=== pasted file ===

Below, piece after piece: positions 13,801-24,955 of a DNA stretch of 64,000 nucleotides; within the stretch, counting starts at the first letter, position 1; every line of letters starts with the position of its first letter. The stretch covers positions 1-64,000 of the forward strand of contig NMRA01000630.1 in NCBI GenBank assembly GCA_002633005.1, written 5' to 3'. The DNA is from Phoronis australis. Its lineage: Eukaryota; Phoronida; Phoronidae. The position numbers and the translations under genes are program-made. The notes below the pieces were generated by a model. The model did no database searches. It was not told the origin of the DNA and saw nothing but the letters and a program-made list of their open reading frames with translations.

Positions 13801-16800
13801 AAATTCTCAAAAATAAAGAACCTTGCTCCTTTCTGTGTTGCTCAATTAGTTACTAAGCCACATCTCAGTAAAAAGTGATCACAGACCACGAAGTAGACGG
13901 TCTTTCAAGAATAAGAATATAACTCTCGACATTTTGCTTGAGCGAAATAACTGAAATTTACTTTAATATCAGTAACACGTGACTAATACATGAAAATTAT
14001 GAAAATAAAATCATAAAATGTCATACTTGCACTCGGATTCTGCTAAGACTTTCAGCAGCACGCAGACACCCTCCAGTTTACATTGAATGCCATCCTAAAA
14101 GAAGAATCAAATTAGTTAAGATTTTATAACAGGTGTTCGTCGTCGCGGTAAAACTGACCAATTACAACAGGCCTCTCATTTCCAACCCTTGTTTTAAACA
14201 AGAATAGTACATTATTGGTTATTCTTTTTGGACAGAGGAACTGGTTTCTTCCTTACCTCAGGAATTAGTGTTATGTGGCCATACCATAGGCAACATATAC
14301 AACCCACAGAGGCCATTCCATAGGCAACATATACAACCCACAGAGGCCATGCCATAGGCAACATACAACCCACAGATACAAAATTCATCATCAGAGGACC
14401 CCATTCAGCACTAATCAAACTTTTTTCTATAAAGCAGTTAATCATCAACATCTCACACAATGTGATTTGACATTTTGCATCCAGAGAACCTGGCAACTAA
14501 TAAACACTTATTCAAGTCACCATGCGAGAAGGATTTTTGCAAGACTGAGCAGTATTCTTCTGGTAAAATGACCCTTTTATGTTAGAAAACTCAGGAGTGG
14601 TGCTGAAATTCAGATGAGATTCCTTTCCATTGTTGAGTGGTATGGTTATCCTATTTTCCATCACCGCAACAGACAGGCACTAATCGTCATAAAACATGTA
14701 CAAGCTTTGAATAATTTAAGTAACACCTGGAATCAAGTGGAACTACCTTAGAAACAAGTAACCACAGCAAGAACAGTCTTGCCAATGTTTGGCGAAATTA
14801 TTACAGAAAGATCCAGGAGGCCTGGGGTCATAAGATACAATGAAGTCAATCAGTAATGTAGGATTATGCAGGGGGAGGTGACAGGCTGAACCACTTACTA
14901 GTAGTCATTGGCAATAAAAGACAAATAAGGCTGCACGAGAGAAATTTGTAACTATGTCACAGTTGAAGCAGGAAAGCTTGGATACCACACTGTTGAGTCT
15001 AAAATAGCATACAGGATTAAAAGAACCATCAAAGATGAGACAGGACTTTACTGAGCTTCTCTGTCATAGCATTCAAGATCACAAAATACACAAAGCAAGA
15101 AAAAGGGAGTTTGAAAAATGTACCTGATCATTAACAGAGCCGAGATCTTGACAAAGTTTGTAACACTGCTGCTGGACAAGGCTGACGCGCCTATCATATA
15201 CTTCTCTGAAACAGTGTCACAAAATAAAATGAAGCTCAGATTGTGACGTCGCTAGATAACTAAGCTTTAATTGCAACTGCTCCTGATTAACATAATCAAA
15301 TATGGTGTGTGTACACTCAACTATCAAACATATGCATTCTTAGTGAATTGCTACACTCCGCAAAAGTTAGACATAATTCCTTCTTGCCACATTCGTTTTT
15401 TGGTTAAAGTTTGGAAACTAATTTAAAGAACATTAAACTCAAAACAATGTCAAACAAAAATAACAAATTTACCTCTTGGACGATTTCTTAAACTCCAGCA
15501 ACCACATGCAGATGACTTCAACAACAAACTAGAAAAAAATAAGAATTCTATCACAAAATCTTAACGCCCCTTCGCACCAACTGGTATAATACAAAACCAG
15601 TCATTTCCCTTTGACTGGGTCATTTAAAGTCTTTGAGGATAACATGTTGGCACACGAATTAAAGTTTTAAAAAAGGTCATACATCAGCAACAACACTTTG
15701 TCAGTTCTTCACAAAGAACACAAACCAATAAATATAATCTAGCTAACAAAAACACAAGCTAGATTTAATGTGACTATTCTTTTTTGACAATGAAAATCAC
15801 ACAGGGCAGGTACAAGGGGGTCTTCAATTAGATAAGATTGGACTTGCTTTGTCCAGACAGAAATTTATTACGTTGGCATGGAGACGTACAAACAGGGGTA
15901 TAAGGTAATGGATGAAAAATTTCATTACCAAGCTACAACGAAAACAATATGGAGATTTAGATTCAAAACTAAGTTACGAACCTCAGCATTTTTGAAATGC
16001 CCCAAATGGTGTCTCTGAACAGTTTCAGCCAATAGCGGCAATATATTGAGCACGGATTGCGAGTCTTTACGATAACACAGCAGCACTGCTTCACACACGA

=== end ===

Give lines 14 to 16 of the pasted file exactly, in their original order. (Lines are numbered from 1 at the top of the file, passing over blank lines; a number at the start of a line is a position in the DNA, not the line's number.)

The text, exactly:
14901 GTAGTCATTGGCAATAAAAGACAAATAAGGCTGCACGAGAGAAATTTGTAACTATGTCACAGTTGAAGCAGGAAAGCTTGGATACCACACTGTTGAGTCT
15001 AAAATAGCATACAGGATTAAAAGAACCATCAAAGATGAGACAGGACTTTACTGAGCTTCTCTGTCATAGCATTCAAGATCACAAAATACACAAAGCAAGA
15101 AAAAGGGAGTTTGAAAAATGTACCTGATCATTAACAGAGCCGAGATCTTGACAAAGTTTGTAACACTGCTGCTGGACAAGGCTGACGCGCCTATCATATA